He said the higher ups at Boeing should be raising questions about how Airbus struck such a lucrative deal with American Airlines.
But Florida-based aviation consultant Stuart Klaskin said the order does not mean there is a broken relationship between American and Boeing.
"There's no way they can say they're disappointed," Klaskin said. "They just sold 200 airplanes to American Airlines. I mean, God. It's a massive - by any other standard it's a massive order."
Klaskin said if anything, American caught up with other airline companies by diversifying its fleet of planes so as to not have all its eggs in the Boeing basket.
Meanwhile, Joe Schwieterman, who follows the aviation industry at Chicago's DePaul University, said, "This is really making a statement that they're going to have an equal mix of Airbus and Boeing and I think it's a bit of a wake up call for Boeing, as well, that they shouldn't count on the majority of orders from the big guys here in the U.S."
Schwieterman said there is no need for Boeing to panic. Buying 200 planes is still a huge order and it should give Boeing confidence to make further improvements to its aircraft.
The University of Illinois' Board of Trustees is poised to vote Thursday on ending its long-running flight training program, but there is a chance the Institute of Aviation may have a new home.
The Urbana campus has provided flight training since the mid-1940's. Parkland College President Tom Ramage said he has been in talks with U of I officials about incorporating the aviation program into his school's curriculum. He said he is interested in keeping the institute alive, even if it is on a smaller scale.
"A private pilot licensure as well as commercial pilot licensure can happen without a degree or it can happen with a degree," he said. "We could go as far as the associate's degree, and partner as we do with many other programs with another university to do that degree competition."
Ramage said the prospect of Parkland adopting the flight program is largely dependent on what happens in the days ahead. He noted that discussions with the U of I about the institute have just started.
"I would imagine if the (University of Illinois) decides not to come and have a discussion with Parkland that they have good reason for it," Ramage said. "I don't know that I would beat down the door trying to figure out why."
On his end, Ramage said he would have to review the cost of maintaining the flight program, and the prospect of post-graduate jobs for aviation students.
A panel of U of I administrators and faculty made the recommendation in February to get rid of the Institute of Aviation as part of a series of cost-cutting measures. If that recommendation goes through with the vote by the Board of Trustees, then the flight program would end by 2014.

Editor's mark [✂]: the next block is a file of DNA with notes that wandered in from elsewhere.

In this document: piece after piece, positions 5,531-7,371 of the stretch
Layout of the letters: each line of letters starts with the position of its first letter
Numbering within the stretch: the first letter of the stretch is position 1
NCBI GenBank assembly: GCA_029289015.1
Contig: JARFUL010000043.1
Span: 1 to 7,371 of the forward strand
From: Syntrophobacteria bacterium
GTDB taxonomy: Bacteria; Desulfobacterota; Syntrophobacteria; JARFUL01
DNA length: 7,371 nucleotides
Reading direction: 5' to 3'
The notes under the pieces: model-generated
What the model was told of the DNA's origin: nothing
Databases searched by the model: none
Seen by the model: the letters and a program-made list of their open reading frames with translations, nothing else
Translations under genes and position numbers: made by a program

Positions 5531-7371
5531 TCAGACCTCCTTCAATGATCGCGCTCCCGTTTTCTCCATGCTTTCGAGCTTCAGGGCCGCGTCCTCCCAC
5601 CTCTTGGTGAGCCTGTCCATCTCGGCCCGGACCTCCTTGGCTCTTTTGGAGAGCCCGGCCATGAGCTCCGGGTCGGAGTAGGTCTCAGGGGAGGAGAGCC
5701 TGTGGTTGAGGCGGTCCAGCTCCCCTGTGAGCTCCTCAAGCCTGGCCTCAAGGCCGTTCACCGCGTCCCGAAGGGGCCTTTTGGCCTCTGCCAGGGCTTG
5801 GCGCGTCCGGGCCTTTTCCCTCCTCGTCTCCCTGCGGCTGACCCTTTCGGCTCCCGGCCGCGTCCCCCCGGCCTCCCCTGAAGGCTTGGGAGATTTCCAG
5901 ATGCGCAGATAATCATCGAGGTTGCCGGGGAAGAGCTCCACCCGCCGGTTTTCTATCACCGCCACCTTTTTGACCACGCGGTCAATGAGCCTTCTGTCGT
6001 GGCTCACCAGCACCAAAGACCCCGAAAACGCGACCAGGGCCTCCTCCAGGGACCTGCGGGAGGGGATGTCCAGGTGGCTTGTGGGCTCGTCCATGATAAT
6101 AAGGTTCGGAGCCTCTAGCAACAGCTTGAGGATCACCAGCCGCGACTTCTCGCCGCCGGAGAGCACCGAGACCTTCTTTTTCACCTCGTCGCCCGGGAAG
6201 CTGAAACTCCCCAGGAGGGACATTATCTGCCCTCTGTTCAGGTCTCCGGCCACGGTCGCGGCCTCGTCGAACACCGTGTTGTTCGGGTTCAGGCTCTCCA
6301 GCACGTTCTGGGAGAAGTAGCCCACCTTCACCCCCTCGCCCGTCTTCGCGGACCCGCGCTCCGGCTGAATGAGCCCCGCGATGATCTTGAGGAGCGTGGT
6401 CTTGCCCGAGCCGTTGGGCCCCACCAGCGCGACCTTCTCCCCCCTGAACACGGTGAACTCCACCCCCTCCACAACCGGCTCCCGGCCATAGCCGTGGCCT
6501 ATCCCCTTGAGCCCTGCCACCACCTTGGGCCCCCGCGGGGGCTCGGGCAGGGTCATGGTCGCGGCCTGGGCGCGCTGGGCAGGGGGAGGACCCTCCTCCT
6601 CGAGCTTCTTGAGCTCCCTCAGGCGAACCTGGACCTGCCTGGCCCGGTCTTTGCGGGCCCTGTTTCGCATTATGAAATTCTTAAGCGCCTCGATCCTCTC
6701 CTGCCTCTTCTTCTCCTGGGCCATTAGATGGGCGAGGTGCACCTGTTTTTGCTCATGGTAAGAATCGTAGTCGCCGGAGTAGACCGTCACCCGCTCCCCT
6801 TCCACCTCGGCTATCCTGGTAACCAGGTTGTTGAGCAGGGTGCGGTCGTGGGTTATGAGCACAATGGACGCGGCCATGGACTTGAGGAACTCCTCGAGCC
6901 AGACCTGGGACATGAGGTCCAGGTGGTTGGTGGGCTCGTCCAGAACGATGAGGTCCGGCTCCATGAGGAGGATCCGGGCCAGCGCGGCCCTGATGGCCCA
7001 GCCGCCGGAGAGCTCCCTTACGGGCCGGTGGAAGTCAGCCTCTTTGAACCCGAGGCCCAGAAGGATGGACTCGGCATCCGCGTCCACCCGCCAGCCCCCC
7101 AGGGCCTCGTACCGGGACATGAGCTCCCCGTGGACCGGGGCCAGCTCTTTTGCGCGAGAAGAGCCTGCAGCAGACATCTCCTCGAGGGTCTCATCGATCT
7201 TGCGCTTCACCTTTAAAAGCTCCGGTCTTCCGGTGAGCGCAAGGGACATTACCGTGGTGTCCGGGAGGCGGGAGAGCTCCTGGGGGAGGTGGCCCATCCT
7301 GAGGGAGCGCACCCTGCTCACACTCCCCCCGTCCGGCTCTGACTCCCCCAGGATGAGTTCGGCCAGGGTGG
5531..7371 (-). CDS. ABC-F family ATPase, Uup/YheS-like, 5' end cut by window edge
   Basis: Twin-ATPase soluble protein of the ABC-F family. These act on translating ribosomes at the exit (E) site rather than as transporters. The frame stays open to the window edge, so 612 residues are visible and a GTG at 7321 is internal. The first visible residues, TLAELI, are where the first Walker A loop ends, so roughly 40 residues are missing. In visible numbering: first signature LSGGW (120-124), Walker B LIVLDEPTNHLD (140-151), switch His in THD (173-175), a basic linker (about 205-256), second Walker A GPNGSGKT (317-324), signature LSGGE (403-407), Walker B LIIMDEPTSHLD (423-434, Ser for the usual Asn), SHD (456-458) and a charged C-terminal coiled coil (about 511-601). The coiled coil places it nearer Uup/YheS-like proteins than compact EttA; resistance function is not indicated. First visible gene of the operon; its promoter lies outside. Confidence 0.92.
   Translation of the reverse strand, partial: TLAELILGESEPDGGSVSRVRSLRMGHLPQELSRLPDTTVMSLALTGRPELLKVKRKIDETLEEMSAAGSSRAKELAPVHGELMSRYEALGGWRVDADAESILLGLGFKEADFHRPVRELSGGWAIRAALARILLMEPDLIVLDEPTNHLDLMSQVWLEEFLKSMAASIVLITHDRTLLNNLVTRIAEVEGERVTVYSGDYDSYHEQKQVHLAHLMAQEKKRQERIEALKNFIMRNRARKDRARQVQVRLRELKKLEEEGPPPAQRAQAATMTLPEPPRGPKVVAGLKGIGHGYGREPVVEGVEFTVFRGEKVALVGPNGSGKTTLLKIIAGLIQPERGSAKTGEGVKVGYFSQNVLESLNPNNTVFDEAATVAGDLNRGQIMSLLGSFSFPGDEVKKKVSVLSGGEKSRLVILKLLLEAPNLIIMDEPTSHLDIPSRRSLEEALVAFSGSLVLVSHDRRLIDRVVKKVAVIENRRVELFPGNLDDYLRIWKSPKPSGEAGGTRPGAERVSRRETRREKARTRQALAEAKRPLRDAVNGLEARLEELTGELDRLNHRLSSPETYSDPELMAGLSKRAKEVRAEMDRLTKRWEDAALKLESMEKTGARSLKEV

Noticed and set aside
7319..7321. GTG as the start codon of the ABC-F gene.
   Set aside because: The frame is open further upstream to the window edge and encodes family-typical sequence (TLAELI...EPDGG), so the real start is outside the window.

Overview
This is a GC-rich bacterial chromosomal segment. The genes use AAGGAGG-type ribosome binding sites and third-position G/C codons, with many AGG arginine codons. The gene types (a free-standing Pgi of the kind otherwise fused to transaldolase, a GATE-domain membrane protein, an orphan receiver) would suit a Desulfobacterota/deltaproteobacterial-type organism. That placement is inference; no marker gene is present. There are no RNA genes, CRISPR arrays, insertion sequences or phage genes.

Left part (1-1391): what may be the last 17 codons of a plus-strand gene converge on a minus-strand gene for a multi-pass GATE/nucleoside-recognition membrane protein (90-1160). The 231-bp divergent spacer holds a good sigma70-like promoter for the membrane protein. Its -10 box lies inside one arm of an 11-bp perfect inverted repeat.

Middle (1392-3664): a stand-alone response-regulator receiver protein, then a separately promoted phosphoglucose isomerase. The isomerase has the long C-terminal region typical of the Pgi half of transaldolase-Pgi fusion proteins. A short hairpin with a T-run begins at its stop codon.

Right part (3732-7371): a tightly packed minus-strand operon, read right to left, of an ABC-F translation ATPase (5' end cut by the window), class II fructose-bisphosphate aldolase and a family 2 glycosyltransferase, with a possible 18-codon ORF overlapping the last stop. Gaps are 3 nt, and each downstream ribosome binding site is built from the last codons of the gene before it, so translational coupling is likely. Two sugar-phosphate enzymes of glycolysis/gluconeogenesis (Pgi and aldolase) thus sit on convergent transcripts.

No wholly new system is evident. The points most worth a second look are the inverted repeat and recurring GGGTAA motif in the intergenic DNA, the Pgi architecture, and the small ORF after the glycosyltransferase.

Staff and alumni from the Institute of Aviation plan to rally Thursday morning before the Board of Trustees meeting in Chicago.
Top Illinois Republicans have sued to invalidate the state's new legislative district map drawn by Democrats.
In a lawsuit filed Wednesday in federal court, House Republican leader Tom Cross and Senate Republican leader Christine Radogno contend the map shortchanges blacks and Latinos and dilutes the voting strength of Republicans.
Democrats were in charge of the redistricting process because they control both the Legislature and the governor's office. Gov. Pat Quinn has signed the map into law, and his office defended it Wednesday, saying it "represents our diverse state and protects the voting rights of minorities.'' Quinn is out of the country on a trip to Israel.
Democrats have defended the map, but it's gotten mixed reviews from community groups. Some praised it for adequately reflecting the state's growing Latino population, while others say it could go further and also better maximize the black voting population in some districts.
The map could be redrawn if the lawsuit is successful.
(AP Photo/Seth Perlman)
An attorney is seeking more than $340,000 from the estate of former Springfield Mayor Tim Davlin, who committed suicide last year.
The lawyer represents the estate of Margaret Ettelbrick. She was Davlin's cousin, and he became executor for her estate after she died in 2003.
The claims filed against Davlin's estate allege that he sold Ettelbrick's house for about $46,000 less than it was worth, spent more than $85,000 for his personal benefit and used more than $200,000 to buy stock in a company.